by Steve Habrat
One of the most important films from my childhood is without question Tim Burton’s 1989 Batman, the first big screen adaptation of the Caped Crusader that dared to remain buried in the shadows. With Batman, Burton proved to Hollywood that audiences would eat up a deliciously dark and violent superhero movie and they wouldn’t even bat an eyebrow. Burton’s Batman, along with the campy Adam West television series, is what shaped me into the diehard Bat-fan (and collector) that I am today. Yet Burton’s original film had two aspects that I have never been able to really get over and one is the fact that the story is told mostly from the Joker’s point of view. Bruce Wayne/Batman is almost a secondary character to Jack Nicholson’s cackling madman. To make things even more infuriating for this Bat-fan, Burton reshaped Batman’s origin by having the Joker be the one who gunned down Batman’s parents in that dark and damp alley. Despite these flaws that are a BIG no-no to me, Batman is still an awesomely gothic vision of the DC Comics vigilante created by Bob Kane (who gets an awesome cameo here). I firmly believe that Burton was put on this earth to convert Kane’s winged vigilante into movie material and replace the campy tone of the 60’s television series with a freakishly haunting mood that you won’t soon forget.
Batman begins on the dangerous streets of Gotham City, a gothic metropolis that is plagued with decay and filth. Despite efforts from the newly elected district attorney Harvey Dent (Played by Billy Dee Williams) and police commissioner Jim Gordon (Played by Pat Hingle), the city is still controlled by mob boss Carl Grissom (Played by Jack Palance), who rules the streets at night. The real terror is Grissom’s right hand man Jack Napier (Played by Jack Nicholson), who gets a kick out of murder and carries on a hushed affair with Grissom’s gorgeous galpal. Gotham City is also rampant with rumors about a masked vigilante who prowls the rooftops, seeking out the criminals who terrorize the innocent citizens. This vigilante happens to be billionaire playboy Bruce Wayne (Played by Michael Keaton), who vowed to wage a war on crime the night his parents were murdered in cold blood. One evening, Napier is sent by Grissom to raid the chemical company Axis Chemicals, but once he arrives, he realizes that Grissom has set him up to be taken down by Gotham City police. As the standoff intensifies, the masked vigilante known as Batman reveals himself to both the mobsters and the police. In the midst of the chaos, Batman, who is trying to detain Napier peacefully, accidentally drops him into a vat of chemicals that horribly disfigures him, turning him in to the giggling Clown Prince of Crime known as the Joker.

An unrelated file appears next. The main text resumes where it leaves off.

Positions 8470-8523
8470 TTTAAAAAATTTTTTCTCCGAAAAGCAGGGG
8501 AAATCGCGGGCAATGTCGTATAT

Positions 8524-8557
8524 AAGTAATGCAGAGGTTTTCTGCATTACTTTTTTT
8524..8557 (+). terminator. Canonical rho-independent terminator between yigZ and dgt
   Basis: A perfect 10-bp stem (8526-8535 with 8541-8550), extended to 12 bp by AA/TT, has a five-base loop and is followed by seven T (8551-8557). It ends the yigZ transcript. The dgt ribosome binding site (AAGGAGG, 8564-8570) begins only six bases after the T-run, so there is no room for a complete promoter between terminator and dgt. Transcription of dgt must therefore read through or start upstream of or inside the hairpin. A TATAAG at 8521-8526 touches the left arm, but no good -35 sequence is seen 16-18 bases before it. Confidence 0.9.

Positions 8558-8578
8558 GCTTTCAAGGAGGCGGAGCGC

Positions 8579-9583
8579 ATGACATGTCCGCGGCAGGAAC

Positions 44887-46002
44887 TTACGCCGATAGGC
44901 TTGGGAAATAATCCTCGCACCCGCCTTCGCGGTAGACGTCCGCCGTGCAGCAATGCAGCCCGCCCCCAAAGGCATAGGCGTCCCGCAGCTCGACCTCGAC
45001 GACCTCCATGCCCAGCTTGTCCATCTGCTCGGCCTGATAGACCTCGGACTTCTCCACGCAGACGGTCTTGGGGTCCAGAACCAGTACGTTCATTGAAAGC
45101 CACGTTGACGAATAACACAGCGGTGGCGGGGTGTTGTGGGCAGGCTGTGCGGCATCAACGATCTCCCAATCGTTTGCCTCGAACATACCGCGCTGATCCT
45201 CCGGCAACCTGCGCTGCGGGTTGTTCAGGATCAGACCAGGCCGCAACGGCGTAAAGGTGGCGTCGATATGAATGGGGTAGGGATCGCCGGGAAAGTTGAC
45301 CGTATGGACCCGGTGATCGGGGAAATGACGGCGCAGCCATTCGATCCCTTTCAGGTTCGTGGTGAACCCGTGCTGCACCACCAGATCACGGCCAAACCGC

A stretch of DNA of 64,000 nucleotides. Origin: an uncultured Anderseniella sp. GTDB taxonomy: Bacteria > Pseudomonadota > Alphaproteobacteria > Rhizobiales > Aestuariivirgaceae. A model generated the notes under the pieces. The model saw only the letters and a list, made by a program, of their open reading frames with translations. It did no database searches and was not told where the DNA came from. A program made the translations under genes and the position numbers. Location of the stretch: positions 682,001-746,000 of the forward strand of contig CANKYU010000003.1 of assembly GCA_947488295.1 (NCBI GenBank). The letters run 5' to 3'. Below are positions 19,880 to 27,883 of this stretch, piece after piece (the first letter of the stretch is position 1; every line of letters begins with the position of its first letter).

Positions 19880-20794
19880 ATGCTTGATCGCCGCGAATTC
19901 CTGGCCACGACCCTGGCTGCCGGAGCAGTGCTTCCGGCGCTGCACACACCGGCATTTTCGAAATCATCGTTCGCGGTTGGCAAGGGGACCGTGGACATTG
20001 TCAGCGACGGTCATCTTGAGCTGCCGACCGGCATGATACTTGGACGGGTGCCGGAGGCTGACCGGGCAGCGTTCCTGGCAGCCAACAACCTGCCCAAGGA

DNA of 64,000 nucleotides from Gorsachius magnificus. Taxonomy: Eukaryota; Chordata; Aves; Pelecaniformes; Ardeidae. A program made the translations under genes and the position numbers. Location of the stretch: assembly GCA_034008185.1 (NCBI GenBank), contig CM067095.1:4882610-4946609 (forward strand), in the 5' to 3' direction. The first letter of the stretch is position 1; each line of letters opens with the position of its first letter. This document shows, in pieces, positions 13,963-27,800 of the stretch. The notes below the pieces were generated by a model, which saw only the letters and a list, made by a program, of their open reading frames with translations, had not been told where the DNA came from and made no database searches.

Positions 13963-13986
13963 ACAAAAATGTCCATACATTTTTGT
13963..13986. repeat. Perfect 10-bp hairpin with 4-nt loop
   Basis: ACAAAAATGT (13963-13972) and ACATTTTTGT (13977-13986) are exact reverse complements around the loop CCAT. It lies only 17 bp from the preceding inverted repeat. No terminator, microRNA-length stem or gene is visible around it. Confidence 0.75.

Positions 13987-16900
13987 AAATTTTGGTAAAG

There is no question that Batman belongs to Nicholson’s roaring manic, which is a blessing and a curse. He rips through the movie delivering line after line of iconic dialogue that you will be quoting for days with your buddies. Burton eases Nicholson onto the path of a deadly buffoon who gets a kick out of practical jokes and jabs aimed at the Caped Crusader. The downside of all of this is that his sinister nature is saturated with scenes where he parades around with his goons listening to Prince. They shimmy and shake through the most bizarre art museum you have ever seen, defacing classic pieces with spray paint while belting out “Party Man” at the top of their lungs. This was the type of stuff that really bothered me about Batman. It feels like Burton was pressured into lightening the mood just a little bit so the studio could grab a younger audience. He repeats this at the end with a parade sequence that, once again, is blaring Prince at us (If you weren’t aware, Prince contributed a number of songs to the soundtrack). It’s another party anthem that is meant to get you rocking and drown out the idea that the Joker is about to commit mass murder. Luckily, Burton doesn’t let it completely overtake the scene and we do get the ultimate taste of how evil the Joker truly is.